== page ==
#### c) getmax_of_flavor(feeding_log, flavor)– 15%

Assume you would like to find the maximum number of cans of some specific flavor you fed to your cat in a single month. Define a function “getmax_of_flavor” that takes the feeding log and a flavor name as argument, and it returns a tuple that includes the month having max number of cans and the number of cans value. For example:

```getmax_of_flavor(my_cats_log, "Tuna") returns ((5, 2021), 5) #i.e., you fed the

max number of “Tuna” cans to your cat in May 2021, which is 5 cans.

getmax_of_flavor(my_cats_log, "Beef") returns ((9, 2021), 6)```

Your function definition should not use loops or recursion but use the Python map, reduce, and/or  filter functions. You may define and call helper (or anonymous) functions, however your helper functions should not use loops or recursion. You will not get any points if your solution (or helper functions) uses a loop. If you are using reduce, make sure to import it from functools.

```def getmax_of_flavor(feeding_log, flavor):

### 2. follow_the_follower(graph)– 16% Python代码代写

Consider the following directed graph where each node has zero or more outgoing edges. Assume the graph nodes are assigned unique labels. This graph can be represented as a Python dictionary where the keys are the starting nodes of the edges and the values are the set of the ending nodes (represented as Python sets). Note that some nodes in the graph are halting nodes, i.e., they don’t have any outgoing edges. Those nodes are marked with double lines in the graph.

{‘A’:{‘B’,’C’,’D’},’B’:{‘C’},’C’:{‘B’,’E’,’F’,’G’},’D’:{‘A’,’E’,’F’},’E’:{‘F’},’F’:{‘E’, ‘G’},’G’:{}, ‘H’:{‘F’,’G’}}

#### a) follow_the_follower(graph) – 10%

Write a function, follow_the_follower, which takes a graph dictionary as input and returns the pair of nodes that are connected with each other through direct edges in both directions. For example, the pair (‘A’,’D’) is connected in both directions; there is an edge from ‘A’ to ‘D’ and an edge from ‘D’ to ‘A’. The output is a list of tuples where each tuple include the labels of such pairs.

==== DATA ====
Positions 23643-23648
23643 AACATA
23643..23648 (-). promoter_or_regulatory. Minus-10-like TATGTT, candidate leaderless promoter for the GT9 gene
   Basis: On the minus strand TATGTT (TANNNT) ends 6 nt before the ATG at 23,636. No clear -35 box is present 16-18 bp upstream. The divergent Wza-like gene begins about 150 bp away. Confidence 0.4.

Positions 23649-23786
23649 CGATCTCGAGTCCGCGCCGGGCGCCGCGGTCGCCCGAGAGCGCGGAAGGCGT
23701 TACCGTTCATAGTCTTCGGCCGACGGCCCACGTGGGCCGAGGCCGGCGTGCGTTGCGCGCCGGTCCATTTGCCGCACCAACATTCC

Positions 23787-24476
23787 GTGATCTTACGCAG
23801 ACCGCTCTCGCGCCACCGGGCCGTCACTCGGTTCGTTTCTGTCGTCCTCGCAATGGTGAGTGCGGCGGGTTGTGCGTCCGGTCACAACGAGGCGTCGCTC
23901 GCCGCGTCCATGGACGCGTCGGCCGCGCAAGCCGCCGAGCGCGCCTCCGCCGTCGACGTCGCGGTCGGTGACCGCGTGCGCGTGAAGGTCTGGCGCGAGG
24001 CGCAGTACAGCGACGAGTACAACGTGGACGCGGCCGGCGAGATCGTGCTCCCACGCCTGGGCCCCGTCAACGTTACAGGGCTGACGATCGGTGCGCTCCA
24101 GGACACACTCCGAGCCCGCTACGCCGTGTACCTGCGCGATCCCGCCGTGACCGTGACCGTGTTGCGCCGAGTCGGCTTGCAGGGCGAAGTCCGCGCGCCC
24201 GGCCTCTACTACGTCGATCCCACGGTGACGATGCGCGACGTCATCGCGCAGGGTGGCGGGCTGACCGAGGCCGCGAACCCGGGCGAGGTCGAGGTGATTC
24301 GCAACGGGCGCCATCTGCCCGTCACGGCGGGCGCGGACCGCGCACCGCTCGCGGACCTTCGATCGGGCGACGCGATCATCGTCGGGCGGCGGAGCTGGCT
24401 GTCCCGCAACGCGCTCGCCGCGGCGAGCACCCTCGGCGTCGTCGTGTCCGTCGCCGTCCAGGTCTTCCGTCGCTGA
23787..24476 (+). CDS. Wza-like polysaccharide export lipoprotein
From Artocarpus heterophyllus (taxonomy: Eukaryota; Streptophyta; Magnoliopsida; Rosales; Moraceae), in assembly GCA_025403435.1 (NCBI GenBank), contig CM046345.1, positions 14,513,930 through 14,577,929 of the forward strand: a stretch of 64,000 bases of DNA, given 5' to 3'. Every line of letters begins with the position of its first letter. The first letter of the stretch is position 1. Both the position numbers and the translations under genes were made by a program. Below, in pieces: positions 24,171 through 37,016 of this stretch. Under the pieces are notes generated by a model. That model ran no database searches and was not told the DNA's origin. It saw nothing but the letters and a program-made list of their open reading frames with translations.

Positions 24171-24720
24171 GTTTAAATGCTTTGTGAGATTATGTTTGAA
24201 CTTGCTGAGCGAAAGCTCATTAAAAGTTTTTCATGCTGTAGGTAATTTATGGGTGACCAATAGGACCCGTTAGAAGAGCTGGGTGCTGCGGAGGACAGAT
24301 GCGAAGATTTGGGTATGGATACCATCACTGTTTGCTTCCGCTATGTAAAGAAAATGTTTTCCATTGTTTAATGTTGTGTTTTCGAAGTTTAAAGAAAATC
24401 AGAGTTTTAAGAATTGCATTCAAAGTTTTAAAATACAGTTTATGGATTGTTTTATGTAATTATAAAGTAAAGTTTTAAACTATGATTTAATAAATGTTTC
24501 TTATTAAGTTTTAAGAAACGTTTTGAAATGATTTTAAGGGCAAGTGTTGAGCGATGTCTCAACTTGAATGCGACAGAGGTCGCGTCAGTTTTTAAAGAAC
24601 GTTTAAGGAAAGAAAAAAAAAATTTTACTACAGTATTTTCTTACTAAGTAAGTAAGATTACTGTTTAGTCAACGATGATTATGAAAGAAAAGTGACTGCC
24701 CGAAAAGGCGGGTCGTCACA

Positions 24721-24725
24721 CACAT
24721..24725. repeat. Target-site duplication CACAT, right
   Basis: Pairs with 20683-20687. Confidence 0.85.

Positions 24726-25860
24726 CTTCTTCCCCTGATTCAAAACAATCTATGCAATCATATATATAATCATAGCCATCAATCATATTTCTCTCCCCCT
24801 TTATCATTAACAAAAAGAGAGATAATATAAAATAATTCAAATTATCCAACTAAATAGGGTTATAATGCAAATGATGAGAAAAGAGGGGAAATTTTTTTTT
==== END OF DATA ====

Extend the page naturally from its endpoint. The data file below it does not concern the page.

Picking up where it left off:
For example:

```graph = {'A':{'B','C','D'}, 'B':{'C'}, 'C':{'B','E','F','G'}, 'D':{'A','E','F'},

'E':{'F'}, 'F':{'E', 'G'}, 'G':{}, 'H':{'F','G'}}

follow_the_follower(graph)

returns [('A','D'), ('B','C'), ('C','B'), ('D','A'), ('E','F'), ('F','E')]

You don’t need to remove the swapped duplicates in the output. The tuples in the output can be in

arbitrary order.```

```def follow_the_follower(graph):

#### b)follow_the_follower2(graph) – 6%

```Re-write your follow_the_follower function using list comprehension. Name this function

follow_the_follower2.```

```def follow_the_follower2(graph):

### 3. connected(graph,node1,node2) – 15% Python代码代写

Consider the graph dictionary in question 2. Write a recursive function, connected, which takes a graph dictionary and two node labels as input and returns True if the given nodes are connected in the graph through some path. It returns False otherwise. For example, connected(graph,’A’,’F’) will return True, since they are connected through the path ‘A’,’B’,’C’,’F’. Also, connected(graph,’E’,’A’) will return False, since there is no path between those nodes.

```graph = {'A':{'B','C','D'}, 'B':{'C'}, 'C':{'B','E','F','G'}, 'D':{'A','E','F'}, 'E':{'F'}, 'F':{'E', 'G'}, 'G':{}, 'H':{'F','G'}}

debug(connected(graph, 'A' ,'F') ) returns True

debug(connected(graph, 'E' ,'A') ) returns False

debug(connected(graph, 'A' ,'H') ) returns False

debug(connected(graph, 'H' ,'E') ) returns True```

```def connected(graph, node1, node2):

1. ### Iterators

Create an iterator that represents the sequence of words read from a text file. The iterator is initialized with the name of the file and the iterator will return the next word from the file for each call to __next__().